Stakeholders involved in the whole remote care process are patients and virtual devices – virtual nurses or caretakers. There are multiple business models for remote medicare in which it can be easily implemented. One, the sales model, for sale of ready-made patient monitoring solutions. Two, the lease model, leasing of ready-made solutions by the remote medical centre. And service model, where remote patient-monitoring services are conducted by the remote medical centre.
Exploding costs of in-office care are encouraging new ways to provide efficient and effective treatment of diseases. One such example is Intel. Building remote care solutions with Intel includes four essential areas: (1) Collect: activity monitors, wearable devices can be used to collect biometric and fitness data, (2) Transmit and aggregate: medical devices like tablets, personal computers and mobile phones help in communicating the data to a healthcare organisation, (3) Transmit and analyse: complex data can be transmitted to advanced analytics providing additional insight into the data, (4) Notify: visualisation tools such as mobile applications make the data actionable.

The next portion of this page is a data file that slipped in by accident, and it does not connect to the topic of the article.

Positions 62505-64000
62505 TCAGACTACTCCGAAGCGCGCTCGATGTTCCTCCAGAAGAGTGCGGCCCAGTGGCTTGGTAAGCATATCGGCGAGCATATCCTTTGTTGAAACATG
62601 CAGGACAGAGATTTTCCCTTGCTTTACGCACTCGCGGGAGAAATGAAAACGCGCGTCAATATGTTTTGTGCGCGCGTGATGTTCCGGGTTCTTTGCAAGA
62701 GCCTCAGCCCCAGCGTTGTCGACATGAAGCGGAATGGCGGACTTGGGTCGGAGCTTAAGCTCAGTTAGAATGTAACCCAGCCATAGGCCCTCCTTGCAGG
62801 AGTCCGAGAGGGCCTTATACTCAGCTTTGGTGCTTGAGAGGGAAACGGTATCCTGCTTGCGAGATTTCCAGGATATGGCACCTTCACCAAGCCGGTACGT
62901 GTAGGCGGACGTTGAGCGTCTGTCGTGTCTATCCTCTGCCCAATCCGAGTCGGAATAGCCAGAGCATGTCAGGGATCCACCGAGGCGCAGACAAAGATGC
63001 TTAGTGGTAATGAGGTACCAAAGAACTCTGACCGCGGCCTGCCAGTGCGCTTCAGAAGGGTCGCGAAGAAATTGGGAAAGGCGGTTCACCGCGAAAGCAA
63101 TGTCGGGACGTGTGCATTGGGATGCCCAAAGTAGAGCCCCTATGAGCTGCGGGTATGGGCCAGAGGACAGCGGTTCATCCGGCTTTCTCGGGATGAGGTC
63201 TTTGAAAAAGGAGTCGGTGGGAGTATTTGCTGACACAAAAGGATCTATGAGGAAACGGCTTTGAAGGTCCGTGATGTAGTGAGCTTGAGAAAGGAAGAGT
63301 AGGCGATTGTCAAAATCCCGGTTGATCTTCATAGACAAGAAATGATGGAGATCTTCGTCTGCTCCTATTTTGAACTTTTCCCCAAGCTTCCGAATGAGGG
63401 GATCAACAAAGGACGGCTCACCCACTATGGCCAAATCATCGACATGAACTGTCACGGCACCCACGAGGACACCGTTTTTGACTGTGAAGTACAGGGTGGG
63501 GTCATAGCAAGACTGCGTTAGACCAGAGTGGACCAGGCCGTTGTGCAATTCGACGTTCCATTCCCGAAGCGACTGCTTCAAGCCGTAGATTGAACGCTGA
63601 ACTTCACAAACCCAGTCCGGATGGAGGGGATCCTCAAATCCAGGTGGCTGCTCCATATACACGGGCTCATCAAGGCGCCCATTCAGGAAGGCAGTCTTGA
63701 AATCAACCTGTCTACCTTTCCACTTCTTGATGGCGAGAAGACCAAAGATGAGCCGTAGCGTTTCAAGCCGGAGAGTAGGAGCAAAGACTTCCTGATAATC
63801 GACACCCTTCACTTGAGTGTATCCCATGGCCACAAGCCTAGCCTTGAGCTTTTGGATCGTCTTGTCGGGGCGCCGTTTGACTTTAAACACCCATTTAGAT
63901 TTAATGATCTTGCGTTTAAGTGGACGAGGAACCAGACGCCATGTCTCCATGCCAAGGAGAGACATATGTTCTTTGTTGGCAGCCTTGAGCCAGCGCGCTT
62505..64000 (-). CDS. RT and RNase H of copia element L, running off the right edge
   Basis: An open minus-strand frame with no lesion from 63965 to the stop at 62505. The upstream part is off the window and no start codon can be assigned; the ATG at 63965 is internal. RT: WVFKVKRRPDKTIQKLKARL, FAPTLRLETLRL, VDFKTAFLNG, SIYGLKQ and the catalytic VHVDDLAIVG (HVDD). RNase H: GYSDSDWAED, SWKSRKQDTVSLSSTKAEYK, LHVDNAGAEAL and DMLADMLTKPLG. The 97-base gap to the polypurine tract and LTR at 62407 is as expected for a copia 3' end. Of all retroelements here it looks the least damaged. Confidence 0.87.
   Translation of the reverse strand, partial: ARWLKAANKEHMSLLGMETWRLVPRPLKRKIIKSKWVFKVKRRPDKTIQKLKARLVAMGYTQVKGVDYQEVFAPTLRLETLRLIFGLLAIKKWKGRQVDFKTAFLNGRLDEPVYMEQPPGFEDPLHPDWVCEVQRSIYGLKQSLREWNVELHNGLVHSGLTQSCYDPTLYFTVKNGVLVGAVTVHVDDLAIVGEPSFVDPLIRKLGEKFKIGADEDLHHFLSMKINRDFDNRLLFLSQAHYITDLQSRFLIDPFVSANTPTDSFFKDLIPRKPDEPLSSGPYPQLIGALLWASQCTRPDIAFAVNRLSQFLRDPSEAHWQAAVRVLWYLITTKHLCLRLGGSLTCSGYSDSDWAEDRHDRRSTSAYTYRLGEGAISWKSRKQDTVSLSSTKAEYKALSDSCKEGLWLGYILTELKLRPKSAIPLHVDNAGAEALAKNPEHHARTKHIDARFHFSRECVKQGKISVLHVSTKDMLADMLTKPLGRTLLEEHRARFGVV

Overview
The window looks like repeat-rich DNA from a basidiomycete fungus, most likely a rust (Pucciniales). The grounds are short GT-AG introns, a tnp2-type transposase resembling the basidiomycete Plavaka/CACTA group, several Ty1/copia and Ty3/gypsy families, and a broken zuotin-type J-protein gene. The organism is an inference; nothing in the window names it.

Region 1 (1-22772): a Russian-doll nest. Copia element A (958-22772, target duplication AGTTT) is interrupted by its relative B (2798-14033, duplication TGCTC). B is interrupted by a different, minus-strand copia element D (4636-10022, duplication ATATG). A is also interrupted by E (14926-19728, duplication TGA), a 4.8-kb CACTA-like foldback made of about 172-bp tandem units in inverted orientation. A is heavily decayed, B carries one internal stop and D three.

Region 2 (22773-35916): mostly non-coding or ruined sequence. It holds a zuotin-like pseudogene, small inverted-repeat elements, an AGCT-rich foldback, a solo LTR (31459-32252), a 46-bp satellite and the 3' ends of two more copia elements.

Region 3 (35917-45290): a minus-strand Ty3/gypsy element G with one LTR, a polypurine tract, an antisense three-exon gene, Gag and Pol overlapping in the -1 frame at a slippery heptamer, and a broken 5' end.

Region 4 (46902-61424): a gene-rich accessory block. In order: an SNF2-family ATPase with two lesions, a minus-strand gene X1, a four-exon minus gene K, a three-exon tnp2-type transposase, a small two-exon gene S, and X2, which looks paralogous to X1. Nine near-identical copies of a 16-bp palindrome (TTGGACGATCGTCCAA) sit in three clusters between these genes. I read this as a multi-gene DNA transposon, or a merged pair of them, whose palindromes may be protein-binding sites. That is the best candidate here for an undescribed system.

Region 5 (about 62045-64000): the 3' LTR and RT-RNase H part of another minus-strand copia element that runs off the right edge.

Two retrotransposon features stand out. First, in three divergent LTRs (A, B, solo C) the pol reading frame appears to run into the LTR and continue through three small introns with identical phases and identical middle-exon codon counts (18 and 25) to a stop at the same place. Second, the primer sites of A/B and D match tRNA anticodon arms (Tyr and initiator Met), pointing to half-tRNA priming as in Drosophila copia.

Remote medicare in India is a new practice that has started to take firm shape, especially during this pandemic. Worldwide, patients are seeking shorter hospital stay, cost-efficient treatments, quicker recovery, and improved quality of life post-procedure. With the advent of the digital era and the use of smart technology, remote monitoring can be leveraged in the management of chronic conditions to post-operative care to complete recovery.
To implement remote medicare, there are mainly three types of infrastructure investment required – physical, personnel, and technological. Physical infrastructure like remote monitoring solutions, wearables, augmented reality (AR)/virtual reality (VR), medical drones, etc. to provide efficient and effective care to the patients.